SAN JOSE, Calif., Dec. 2, 2014 /PRNewswire-USNewswire/ -- City Year San Jose/Silicon Valley announced today that it will be able to support thousands more under-served students in East San Jose, thanks to a $1 million donation from NVIDIA CEO and Co-founder Jen-Hsun Huang and his wife, Lori – the largest gift in its 20-year history.
The funds will enable the nonprofit to expand into additional elementary and middle schools, and increase the graduation rate of students at Overfelt High School.
A formal presentation to City Year will take place on Saturday, Dec. 6, as part of NVIDIA's Project Inspire event, to be held this year at Clyde L. Fischer Middle School, in East San Jose. This is the sixth year City Year and NVIDIA have worked together on Project Inspire, an annual volunteer event that the company holds in place of holiday party. Since 2007, Project Inspire has directed $5.5 million in cash, equipment and labor to support the education of local kids. (Read more here)
The Huang family gift of $1 million will enable City Year to extend support for East San Jose students – providing high-quality academic intervention and mentoring for every student who attends Overfelt High School, and its feeder elementary and middle schools – in partnership with Alum Rock Unified and East Side Union High School District.
Through this gift, City Year will serve three times more students in the district, expanding from 31 volunteers serving 1,500 students in 3 schools to 79 volunteers serving 5,000 students in 8 schools. At the same time, it aims to nearly double the proportion of students on track to graduate from 43 percent to 80 percent.
"City Year's ability to help students and schools succeed is only possible because of mighty champions like Lori and Jen-Hsun Huang," said Toni Burke, vice president and executive director of City Year San Jose/Silicon Valley. "This gift is game-changing and the first of its kind in our history. Equal access to quality education is the civil rights issue of our time. The health and well-being of our nation's economy depend on it. Leaders like the Huang family are helping thousands more students realize their dreams."
Across the nation, nearly one million students drop out of school every year. In San Jose, more than 2,600 students drop out of high school every year. City Year San Jose/Silicon Valley places young adult AmeriCorps volunteers in city schools to help at-risk students graduate from high school ready for college and careers. AmeriCorps members serve full-time in schools as tutors, mentors and role models, advancing school-wide reform practices and providing individualized support to students.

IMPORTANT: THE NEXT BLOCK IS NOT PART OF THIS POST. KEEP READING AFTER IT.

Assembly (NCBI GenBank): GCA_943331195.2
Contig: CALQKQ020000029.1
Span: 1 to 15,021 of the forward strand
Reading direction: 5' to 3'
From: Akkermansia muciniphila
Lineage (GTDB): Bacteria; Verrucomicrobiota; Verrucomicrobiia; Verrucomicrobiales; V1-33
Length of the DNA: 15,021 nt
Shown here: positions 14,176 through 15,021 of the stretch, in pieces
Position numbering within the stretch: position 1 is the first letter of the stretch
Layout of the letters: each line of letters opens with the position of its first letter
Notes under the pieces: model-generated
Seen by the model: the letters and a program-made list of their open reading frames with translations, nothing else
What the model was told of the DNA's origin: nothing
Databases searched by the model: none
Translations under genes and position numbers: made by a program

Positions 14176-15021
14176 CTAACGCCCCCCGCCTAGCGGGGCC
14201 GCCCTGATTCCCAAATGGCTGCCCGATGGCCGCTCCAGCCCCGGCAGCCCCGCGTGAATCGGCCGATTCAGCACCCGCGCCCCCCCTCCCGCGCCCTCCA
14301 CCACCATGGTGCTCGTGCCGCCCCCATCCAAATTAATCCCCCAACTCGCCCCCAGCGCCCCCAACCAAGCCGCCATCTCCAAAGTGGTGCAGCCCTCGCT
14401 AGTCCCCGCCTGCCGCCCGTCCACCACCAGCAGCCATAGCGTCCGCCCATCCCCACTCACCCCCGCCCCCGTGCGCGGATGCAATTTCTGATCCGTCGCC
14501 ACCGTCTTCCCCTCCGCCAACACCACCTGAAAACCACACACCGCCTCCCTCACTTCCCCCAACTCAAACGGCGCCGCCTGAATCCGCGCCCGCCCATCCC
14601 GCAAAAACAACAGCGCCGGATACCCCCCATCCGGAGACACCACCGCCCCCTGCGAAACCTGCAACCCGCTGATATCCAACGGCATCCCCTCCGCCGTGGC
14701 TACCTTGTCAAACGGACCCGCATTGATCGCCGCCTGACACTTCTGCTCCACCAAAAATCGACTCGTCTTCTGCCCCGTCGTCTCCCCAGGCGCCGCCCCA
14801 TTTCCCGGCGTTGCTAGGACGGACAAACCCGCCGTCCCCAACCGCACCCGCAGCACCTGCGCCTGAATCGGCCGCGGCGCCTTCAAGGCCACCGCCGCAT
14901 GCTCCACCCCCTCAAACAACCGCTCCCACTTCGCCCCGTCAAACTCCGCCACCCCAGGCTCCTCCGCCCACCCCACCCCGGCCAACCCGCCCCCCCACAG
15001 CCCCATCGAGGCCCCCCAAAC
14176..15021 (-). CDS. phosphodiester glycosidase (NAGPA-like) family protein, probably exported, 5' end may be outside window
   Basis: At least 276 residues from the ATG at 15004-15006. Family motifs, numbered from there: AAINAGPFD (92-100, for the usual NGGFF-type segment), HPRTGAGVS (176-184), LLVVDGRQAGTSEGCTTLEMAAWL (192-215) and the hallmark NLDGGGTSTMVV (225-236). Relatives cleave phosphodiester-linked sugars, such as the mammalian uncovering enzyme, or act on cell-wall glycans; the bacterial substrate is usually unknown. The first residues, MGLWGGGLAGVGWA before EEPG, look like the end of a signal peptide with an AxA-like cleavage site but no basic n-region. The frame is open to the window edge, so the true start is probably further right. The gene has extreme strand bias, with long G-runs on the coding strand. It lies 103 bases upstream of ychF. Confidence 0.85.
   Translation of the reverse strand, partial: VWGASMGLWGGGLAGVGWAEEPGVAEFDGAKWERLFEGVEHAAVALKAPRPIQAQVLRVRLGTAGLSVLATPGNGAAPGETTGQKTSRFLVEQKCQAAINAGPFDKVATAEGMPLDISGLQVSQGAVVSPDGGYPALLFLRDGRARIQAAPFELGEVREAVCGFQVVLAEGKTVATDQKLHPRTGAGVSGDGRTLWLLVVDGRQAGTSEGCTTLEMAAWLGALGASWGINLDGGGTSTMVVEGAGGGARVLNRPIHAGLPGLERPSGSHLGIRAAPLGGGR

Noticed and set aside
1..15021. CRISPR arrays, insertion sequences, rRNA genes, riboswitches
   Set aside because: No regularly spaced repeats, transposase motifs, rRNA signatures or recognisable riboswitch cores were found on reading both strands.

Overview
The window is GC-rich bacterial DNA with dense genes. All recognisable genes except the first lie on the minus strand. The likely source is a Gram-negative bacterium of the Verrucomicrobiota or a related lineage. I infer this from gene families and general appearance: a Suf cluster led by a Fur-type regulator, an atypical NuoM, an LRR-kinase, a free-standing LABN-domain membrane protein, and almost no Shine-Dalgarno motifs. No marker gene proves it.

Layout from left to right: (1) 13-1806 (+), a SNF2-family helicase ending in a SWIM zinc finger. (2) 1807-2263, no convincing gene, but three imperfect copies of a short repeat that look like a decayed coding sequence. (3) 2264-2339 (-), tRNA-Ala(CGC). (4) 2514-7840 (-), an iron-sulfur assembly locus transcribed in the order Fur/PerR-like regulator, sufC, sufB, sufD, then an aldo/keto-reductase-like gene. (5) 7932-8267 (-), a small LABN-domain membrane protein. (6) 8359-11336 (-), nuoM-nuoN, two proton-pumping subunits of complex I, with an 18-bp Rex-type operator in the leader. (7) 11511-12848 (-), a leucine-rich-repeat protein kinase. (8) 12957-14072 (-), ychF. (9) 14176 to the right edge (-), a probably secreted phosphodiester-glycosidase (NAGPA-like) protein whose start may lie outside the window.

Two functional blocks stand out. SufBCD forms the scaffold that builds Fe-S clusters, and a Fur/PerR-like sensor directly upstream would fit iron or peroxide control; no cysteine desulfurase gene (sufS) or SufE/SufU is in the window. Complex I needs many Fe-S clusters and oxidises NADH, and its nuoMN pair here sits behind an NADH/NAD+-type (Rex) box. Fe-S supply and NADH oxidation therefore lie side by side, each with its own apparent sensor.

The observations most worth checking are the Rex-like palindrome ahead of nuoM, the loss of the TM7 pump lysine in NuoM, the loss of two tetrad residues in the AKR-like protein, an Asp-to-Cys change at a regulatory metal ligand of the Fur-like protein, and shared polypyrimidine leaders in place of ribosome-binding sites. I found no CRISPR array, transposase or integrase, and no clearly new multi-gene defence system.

Michael Brown, co-founder and CEO of City Year, discussed the organization's work and future plans during San Jose's 20th anniversary gala festivities.
"We are tremendously grateful to Lori and Jen-Hsun for their generous commitment to City Year San Jose's work," said City Year's national CEO Michael Brown. "City Year has a bold plan to dramatically increase the urban graduation pipeline in the U.S, and the Huang family's gift will help City Year San Jose increase the number of students who have a City Year AmeriCorps member serving as a tutor, mentor and role model dedicated to their academic and life success."
City Year's impact in San Jose has been substantial. Last year, 82 percent of students tutored by City Year in literacy and 70 percent of students in math who were earning an "F" or "D" improved to a "C" or better by the end of the year. Across the area, City Year currently has 94 volunteers in nine elementary and middle schools, serving 4,400 students.
About City Year: City Year is an education-focused, nonprofit organization founded in 1988 that partners with public schools to provide full-time targeted intervention for students most at risk of dropping out. In 25 communities across the United States and through two international affiliates, our teams of young AmeriCorps leaders support students by focusing on attendance, behavior, and course performance through in-class tutoring, mentoring, and after school programs that keep kids in school and on track to graduate.
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SOURCE City Year